Why retail leaders should look to Amazon’s pioneering chief executive as they navigate a sector transformation.
The majority of sectors have now been significantly disrupted by changing consumer needs and a exponential improvement in the agility and capability of technology to service customers.
Surprisingly, retail has largely been unaffected by this ‘root and branch’ disruption. Retail has adapted considerably but, underneath the glossy digital touchpoints, business models remain largely the same.
That is, until now.
The retail disruption
Retail is now at the brink of fundamental disruption. The new battleground will not focus on stores, ecommerce or malls, but on the transactional experience.
The way retailers service consumers and the operating models, by virtue of ‘any channel, anywhere, anytime’ purchase behaviour, will evolve. The role of the store will change, as will the ‘loyalty loop’.
“Ongoing disruption requires a long-term strategy”
Chris Heap, PA Consulting Group
Disruption will fundamentally change how businesses operate. Consumer goods brands will transact with customers direct, creating opportunities and tensions between brands and retailers.
Personalisation, customisation and connected products will enable consumers to create unique products, but force supply chains and technology to become more agile to fulfil demand.
The list could go on.
Do your leaders have a vision?
The biggest challenge isn’t the change on its way – it’s whether you have the right leadership and culture to visualise that change, plan, embrace, adapt and win.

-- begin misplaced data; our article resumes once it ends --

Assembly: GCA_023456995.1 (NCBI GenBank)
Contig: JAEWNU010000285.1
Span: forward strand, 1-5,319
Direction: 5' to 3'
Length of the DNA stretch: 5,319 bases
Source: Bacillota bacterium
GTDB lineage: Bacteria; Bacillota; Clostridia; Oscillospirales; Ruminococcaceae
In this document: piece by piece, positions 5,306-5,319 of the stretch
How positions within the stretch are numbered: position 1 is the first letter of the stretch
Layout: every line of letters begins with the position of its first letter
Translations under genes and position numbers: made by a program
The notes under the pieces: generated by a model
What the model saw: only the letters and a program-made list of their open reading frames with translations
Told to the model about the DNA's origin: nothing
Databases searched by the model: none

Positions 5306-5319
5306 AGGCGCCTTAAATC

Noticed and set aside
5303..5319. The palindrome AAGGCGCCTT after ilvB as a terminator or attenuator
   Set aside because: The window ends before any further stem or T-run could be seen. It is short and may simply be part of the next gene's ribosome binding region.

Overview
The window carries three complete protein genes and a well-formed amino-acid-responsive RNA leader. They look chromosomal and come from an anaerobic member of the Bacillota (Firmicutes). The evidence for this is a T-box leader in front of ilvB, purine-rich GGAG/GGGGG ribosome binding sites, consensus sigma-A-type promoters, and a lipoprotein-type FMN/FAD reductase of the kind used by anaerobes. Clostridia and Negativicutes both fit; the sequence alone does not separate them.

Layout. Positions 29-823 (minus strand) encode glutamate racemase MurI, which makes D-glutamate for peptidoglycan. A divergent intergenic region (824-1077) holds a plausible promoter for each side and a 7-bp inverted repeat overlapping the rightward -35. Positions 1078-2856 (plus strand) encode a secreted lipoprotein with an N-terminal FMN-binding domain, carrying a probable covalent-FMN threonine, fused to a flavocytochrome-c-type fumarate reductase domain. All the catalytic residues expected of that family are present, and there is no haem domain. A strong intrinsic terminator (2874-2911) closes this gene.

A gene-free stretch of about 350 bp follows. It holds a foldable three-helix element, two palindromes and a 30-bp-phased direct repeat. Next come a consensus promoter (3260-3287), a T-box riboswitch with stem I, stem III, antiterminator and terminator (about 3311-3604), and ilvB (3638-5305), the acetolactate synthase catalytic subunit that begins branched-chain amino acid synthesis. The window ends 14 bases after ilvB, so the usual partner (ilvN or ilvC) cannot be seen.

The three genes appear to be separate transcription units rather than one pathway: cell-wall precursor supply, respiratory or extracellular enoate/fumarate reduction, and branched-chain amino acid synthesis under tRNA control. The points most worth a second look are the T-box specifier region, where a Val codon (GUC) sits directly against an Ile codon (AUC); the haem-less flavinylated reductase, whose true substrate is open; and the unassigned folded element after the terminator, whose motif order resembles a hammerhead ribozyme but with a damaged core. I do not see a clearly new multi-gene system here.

Ongoing disruption requires a long-term strategy.
The problem is that retailers often operate on short-term financial cycles. Shareholders seek dividend returns, motivating boards to offer short-term tactical returns over long-term strategic initiatives.
Operating tactically is merely following; operating strategically requires leadership.
Think about Jeff
Amazon is leading the retail transformation agenda by investing in disruptive business models and new technologies.
“If you’re competitor-focused, you have to wait until there is a competitor doing something. Being customer-focused allows you to be more pioneering”
Jeff Bezos, Amazon
It operates strategically, embracing new ideas while retaining a healthy understanding of risk. It wants to be the first to market.
It wants to win.
Why? Amazon chief executive Jeff Bezos is fundamentally invested in Amazon’s future.
For 20 years he has guided, shaped and grown the business. Not only is he invested financially, he’s invested emotionally and reputationally. He’s building his legacy.
Now think about your CEO
How many times has your chief executive changed in the past 20 years?
A recent study from consultancy firm PwC found that the average UK chief executive lasts only 4.8 years; how can retailers invest long term and create the right culture to deal with the big issues?
It’s hard to imagine a chief executive or board creating a leadership culture based on a strategic vision that extends beyond their expected tenure.
The mantra is often, disappointingly, ‘deliver the numbers and cash out’.
Genuinely innovative businesses such as Amazon are throwing out the ‘business as usual’ playbook, disrupting themselves, and examining not only how to defend, but how to capitalise and lead in what will soon be a different market.
As Bezos says: “If you’re competitor-focused, you have to wait until there is a competitor doing something. Being customer-focused allows you to be more pioneering.”
Are you prepared to win?
To win in a sector that is about to transform, retailers need leaders who understand what disruption means for their businesses, and are empowered to create, own and pursue cultural change above and beyond the next set of financial returns or shareholder meeting.
Perhaps your chief executive needs to be a bit more like Jeff.